When a ship moves forward in water and is decelerated by some obstacle or structure. it is not only the mass of the ship that is decelerated but also a certain amount of water moving along the ship. It is this so-called hydrodynamic added mass which is the crucial factor in the design calculations. The magnitude of this added mass is influenced by: dimensions and shape of the underwater hull. underkeel clearance. spring characteristics of the obstacle and collision mode.

In order to identify more precisely the influence of all the different contributing parameters. a very extensive model test program has been performed at the Netherlands Ship Model Basin. The program was initiated for two reasons:

  • For the design of fender structures and associated jetties. the need for experimental back-up data was felt.

  • For the validation of computational programs developed at NSMB a good deal of experimental results was needed.

Therefore. a series of some 750 test runs has been performed. During which the sensitivity of the hydrodynamic mass for fender stiffness. collision mode and collision speed was tested.

One of the outcomes of the test series was that the accepted and frequently used hydrodynamic added mass values appear to be too low. a finding which is of direct consequence to the designers.


The most common way to obtain the design loads on structures and fendering systems is to estimate the amount of kinetic energy of the approaching ship. For this estimate some assumptions have to be made. The biggest ship approaching the structure is selected. the top collision speed and the mode where under contact is made. These quantities are then identified as known quantities.

However when a ship with a certain approaching speed will be decelerated. also a certain amount of water which is moving along with the ship has to be decelerated. Therefore. the mass to be taken into account for the determination of the kinetic energy is not only the mass of the ship; there is a certain additional mass. The so-called hydrodynamic added mass.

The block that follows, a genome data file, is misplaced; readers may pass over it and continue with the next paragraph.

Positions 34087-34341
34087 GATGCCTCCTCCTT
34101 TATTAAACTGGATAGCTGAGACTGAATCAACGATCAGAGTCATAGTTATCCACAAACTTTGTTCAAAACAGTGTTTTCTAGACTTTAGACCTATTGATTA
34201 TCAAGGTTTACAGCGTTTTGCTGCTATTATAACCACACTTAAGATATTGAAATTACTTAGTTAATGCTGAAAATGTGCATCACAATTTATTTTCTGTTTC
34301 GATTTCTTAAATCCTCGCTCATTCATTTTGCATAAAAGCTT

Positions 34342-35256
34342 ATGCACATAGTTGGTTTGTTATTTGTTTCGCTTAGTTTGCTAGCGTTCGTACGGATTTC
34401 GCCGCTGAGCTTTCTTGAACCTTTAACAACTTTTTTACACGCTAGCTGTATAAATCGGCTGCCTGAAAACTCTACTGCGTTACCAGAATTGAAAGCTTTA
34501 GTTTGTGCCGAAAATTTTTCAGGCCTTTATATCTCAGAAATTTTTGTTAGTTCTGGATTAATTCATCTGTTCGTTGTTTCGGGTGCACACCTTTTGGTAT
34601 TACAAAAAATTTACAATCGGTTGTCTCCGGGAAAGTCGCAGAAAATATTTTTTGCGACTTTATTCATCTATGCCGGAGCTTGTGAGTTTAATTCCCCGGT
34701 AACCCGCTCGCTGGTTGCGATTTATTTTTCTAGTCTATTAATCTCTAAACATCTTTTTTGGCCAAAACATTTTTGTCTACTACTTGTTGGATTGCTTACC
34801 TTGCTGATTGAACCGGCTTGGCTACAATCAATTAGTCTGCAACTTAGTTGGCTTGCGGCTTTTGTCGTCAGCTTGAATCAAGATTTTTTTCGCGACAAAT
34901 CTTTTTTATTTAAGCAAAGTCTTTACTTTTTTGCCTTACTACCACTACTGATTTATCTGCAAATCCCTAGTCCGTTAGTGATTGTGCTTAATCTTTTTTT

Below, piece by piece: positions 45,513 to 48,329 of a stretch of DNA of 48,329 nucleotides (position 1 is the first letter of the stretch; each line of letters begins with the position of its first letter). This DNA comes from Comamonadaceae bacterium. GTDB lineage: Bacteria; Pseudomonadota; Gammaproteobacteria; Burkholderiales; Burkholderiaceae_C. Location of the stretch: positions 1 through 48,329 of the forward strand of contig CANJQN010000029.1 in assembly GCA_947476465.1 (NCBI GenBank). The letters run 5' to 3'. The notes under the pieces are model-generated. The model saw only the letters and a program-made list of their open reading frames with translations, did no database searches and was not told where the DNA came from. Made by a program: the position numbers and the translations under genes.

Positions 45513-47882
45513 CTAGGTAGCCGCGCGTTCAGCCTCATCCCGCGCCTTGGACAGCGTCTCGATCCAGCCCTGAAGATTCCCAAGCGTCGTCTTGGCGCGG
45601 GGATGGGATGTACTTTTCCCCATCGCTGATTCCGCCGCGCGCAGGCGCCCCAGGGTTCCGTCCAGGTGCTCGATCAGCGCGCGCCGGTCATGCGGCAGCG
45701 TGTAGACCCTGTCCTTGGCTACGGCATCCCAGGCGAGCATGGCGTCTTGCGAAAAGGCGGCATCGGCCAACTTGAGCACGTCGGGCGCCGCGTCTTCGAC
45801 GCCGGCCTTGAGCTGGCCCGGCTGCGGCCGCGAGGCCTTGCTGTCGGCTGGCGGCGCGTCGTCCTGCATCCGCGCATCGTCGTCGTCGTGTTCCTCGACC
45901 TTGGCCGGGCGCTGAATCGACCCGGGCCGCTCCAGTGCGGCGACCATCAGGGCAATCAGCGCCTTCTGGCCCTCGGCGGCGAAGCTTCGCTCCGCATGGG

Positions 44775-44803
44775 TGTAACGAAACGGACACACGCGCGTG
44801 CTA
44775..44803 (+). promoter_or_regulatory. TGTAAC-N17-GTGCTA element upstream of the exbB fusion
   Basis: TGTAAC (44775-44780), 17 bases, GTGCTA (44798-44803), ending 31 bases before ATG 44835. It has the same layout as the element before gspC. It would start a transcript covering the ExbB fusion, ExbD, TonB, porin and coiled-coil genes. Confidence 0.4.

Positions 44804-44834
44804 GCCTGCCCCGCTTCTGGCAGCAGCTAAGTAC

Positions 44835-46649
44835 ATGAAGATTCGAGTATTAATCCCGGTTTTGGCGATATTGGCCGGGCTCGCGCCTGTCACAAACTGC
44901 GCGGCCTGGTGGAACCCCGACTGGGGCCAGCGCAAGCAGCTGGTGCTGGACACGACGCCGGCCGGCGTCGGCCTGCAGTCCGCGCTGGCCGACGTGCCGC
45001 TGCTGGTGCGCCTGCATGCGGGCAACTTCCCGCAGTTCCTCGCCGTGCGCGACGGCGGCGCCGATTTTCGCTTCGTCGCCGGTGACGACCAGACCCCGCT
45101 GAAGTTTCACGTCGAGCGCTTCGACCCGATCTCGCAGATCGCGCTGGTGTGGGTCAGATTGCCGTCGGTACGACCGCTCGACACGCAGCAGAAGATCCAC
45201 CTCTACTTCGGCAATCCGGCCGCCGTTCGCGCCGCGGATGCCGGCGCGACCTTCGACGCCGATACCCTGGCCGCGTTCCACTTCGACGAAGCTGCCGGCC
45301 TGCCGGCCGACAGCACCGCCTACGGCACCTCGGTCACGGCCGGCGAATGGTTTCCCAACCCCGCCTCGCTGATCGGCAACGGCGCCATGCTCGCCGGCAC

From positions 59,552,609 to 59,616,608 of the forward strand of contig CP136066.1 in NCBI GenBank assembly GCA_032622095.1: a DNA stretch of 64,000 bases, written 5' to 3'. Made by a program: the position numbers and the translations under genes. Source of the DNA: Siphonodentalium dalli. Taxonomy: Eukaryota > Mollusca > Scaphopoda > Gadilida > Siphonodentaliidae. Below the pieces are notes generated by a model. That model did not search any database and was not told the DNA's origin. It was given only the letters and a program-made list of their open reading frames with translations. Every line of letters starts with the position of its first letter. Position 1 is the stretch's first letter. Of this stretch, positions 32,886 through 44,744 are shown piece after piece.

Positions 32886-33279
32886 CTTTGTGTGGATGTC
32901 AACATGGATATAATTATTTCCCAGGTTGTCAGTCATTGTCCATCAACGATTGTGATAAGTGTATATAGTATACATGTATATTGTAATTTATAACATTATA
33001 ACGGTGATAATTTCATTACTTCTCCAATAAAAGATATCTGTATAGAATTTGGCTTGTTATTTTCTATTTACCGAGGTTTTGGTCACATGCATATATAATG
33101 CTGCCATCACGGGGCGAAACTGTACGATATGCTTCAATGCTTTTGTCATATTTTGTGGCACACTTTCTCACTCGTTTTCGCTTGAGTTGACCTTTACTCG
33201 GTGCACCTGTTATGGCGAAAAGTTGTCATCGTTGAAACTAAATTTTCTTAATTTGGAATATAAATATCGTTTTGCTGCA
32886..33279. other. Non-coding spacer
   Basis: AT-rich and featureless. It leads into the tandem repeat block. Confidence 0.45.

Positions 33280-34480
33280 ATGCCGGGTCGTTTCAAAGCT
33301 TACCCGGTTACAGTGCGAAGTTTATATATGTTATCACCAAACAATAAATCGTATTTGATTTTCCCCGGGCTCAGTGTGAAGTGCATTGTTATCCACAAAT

The designer. when designing some structure. usually takes the added mass as a constant value added to the ship I s mass. This value is then taken independent of all factors affecting it; see Saurin [21] and Vasco Costa [23] and [24] Thoresen [22] takes possible eccentricities into account. while Giraudet [12] accounts for underkeel clearance only. In recent years the possibility of an accidental collision between a ship and an offshore flatform has drawn considerable attention ([ 7],[11],[17]. [19] and [20]). in which basically the structural aspects were considered.

An advanced computer program. dealing with all mentioned parameters affecting the added mass. has been developed at NSMB. This program was presented for the first time at the OTC by Van Oortmerssen [18] in 1974. In the following years up till now. the program has been refined and validated. The results, presented in this paper. are meant to provide more data to check this program.

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